Marriage Promotion

Politicians push marriage, but that’s not what would help children, By Eduardo Porter, March 22, 2016, New York Times: “Should the government push poor people to marry? The urge to do so has a long pedigree, dating perhaps as far back as 1965. When serving as a Labor Department official in the Johnson administration, Daniel Patrick Moynihan — who was later a top adviser to President Richard M. Nixon and ultimately one of the most influential Democrats in Congress as a senator from New York — argued that the surge in African-American families headed by single mothers was condemning many black children to fail in school and in life…”

Drug Testing and Public Assistance Programs

Welfare drug tests to start in state, By Spencer Williams, March 24, 2016, Northwest Arkansas Democrat Gazette: “State officials soon will start a statewide program of drug screening and testing for the heads of thousands of needy Arkansas families who apply for and receive government aid.  On Wednesday, the head of the Department of Workforce Services, Daryl Bassett, said he expects the state to begin statewide screening and testing within ‘seven to 10 days.’ Supporters claim the program will improve the quality of the workforce, send those in need to drug treatment and safeguard government money from being spent by drug users. But critics argue the program could cost too much for its return…”

State Medicaid Programs

  • Feds OK Medicaid privatization, with another delay, By Tony Leys and Jason Clayworth, February 23, 2016, Des Moines Register: “Gov. Terry Branstad gained federal approval Tuesday for his controversial plan to turn Medicaid over to private managers, but not until April 1.  Branstad originally planned to make the massive shift on Jan. 1. Federal administrators determined in December that Iowa was not ready to turn the 560,000 poor or disabled people who use the program over to three private management companies. They ordered the state to wait until at least March 1…”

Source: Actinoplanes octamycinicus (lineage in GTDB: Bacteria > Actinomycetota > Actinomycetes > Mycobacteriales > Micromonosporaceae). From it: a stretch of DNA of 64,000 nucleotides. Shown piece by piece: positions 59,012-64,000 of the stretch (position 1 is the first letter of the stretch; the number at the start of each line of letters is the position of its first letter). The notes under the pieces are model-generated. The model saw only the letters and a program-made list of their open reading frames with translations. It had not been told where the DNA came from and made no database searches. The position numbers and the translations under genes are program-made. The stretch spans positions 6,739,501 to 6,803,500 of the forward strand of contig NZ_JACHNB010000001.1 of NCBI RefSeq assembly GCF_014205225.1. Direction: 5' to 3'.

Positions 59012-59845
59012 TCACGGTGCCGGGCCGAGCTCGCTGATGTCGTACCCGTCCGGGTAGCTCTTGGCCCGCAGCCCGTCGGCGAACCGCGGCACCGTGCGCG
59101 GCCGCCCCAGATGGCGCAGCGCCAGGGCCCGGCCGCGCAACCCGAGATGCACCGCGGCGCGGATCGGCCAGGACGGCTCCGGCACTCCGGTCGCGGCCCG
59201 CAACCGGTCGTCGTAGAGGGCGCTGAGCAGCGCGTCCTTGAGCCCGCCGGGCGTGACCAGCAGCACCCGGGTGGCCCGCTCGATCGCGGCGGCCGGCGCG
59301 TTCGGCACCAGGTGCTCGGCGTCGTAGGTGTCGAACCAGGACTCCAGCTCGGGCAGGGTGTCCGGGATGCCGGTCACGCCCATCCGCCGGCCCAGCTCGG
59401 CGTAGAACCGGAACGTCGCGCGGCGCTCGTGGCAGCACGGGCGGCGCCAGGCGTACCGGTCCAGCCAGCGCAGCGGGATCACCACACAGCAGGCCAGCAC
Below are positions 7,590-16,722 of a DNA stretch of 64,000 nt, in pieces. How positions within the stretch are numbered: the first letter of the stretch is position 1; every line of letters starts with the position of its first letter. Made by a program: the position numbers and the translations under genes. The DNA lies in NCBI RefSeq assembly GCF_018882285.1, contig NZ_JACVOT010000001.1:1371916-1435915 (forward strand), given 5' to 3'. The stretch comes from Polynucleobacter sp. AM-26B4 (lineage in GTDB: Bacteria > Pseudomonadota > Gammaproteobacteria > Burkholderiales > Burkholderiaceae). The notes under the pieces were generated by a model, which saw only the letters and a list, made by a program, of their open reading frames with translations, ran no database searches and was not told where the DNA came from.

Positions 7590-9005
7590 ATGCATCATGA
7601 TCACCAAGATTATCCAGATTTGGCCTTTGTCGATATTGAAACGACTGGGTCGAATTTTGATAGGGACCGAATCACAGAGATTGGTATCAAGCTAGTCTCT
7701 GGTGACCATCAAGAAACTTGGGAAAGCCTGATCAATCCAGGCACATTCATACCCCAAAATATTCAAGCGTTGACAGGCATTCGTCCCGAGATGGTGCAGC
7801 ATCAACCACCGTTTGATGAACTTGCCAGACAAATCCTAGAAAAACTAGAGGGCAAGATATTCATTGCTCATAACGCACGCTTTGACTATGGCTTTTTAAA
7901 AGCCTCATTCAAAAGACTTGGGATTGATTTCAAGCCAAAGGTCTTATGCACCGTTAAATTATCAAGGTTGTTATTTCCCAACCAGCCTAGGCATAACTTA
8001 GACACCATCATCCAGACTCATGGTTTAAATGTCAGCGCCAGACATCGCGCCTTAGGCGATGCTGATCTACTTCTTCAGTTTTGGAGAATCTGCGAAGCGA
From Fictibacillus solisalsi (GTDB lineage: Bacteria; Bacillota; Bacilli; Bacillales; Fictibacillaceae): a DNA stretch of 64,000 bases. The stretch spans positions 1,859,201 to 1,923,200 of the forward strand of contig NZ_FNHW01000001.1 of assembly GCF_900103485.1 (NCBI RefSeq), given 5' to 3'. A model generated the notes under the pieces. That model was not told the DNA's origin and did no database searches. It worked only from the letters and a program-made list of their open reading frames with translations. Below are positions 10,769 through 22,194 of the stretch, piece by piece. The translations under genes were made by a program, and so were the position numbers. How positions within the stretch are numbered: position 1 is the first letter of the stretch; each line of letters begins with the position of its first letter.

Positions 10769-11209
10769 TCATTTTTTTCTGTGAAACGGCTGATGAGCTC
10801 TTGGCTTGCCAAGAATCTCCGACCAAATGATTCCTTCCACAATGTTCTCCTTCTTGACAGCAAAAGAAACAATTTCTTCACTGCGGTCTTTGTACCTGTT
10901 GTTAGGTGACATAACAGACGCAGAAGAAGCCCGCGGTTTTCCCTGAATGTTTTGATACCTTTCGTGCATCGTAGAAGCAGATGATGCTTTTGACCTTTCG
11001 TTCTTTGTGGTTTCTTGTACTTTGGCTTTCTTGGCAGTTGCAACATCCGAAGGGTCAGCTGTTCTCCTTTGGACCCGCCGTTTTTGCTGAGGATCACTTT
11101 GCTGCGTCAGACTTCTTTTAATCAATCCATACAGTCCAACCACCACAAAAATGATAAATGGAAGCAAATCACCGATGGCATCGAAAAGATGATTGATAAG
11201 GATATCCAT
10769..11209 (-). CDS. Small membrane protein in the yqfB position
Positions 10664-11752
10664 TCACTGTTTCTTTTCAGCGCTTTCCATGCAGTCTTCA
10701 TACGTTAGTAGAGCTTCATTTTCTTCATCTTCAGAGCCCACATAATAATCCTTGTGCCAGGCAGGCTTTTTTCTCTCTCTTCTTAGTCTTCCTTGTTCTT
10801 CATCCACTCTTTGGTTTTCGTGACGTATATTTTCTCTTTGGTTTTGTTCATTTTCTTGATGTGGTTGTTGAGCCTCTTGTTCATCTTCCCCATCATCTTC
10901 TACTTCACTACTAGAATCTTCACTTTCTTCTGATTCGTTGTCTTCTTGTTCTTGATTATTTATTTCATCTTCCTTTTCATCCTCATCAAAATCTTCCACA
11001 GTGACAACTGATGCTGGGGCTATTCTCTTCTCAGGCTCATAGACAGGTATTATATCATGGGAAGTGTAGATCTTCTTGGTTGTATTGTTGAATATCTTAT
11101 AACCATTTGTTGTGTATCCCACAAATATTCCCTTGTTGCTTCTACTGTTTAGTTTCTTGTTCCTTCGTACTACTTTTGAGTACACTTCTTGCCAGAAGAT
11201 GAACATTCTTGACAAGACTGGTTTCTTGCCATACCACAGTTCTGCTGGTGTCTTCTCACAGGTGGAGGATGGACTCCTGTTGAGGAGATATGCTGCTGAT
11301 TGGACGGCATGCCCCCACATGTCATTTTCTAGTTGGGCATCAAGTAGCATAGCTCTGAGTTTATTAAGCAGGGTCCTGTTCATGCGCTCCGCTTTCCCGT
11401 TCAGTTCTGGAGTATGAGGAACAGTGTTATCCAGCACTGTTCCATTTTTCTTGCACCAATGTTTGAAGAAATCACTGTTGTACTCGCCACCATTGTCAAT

• New twists as Maine lawmakers again consider Medicaid expansion, By Joe Lawler, Feburary 23, 2016, Portland Press Herald: “Sen. Tom Saviello’s Medicaid expansion bill received a chilly reception from his fellow Republicans and the LePage administration Tuesday. The Wilton lawmaker received support from Democrats, however, and remained undeterred…”
  • Bill would block Medicaid expansion for another two years, By Laura Hancock, February 23, 2016, Casper Star-Tribune: “The state Legislature, which recently defeated Medicaid expansion, is debating a bill that would create a two-year state study of health coverage for low-income Wyomingites – a measure critics call a delay tactic for helping the poor and the hospitals who serve them.  But Sen. Charlie Scott, one of the sponsors of Senate File 86, said the measure is a compromise to Medicaid expansion, since the Legislature appears unwilling to extend the federal program to 20,000 low-income Wyoming adults under the Affordable Care Act.

Local Minimum Wage Laws

When a state balks at a city’s minimum wage, By Alan Blinder, February 21, 2016, New York Times: “Veronica Roscoe, who earns $7.75 an hour working at a Burger King here, thought last August that she had won: This city had become the first in the South to approve a local minimum wage.  “It was, ‘Wow, victory,’ “ Ms. Roscoe, 55, said. “I was running around the job, acting a fool.”   But that was before the Alabama Legislature met, and before a showdown between state lawmakers and city leaders about who should have the authority to set wage policy in Birmingham. The dispute is a particularly ferocious version of a divide playing out nationally as cities increasingly move to raise their minimum wages and some states, particularly those controlled by Republicans, try to restrict their ability to set floors on pay…”

TANF Benefits – New Jersey

Should N.J. raise welfare grants to reduce child poverty?, By Susan K. Livio, February 12, 2016, Star-Ledger: “After decades of pleading with state leaders to raise the value of welfare benefits in New Jersey, anti-poverty groups joined with top lawmakers at the Statehouse Thursday who vowed to phase-in a 30-percent increase over the next three years…”

Drug Testing and Public Assistance Programs

  • Drug testing for benefits in Tennessee yields only 65 positives, By Anita Wadhwani, February 7, 2016, The Tennessean: “A Tennessee law requiring drug screening and testing of public benefit seekers has yielded few positives for illicit drugs — and no one has been denied benefits for failing a drug test, though scores of people have walked away from the application process.  Just 65 of 39,121 people applying for a cash assistance program known as Families First in Tennessee tested positive for illegal substances or drugs for which they had no prescription since the law was implemented July 1, 2014, according to data provided by the Department of Human Services to The Tennessean…”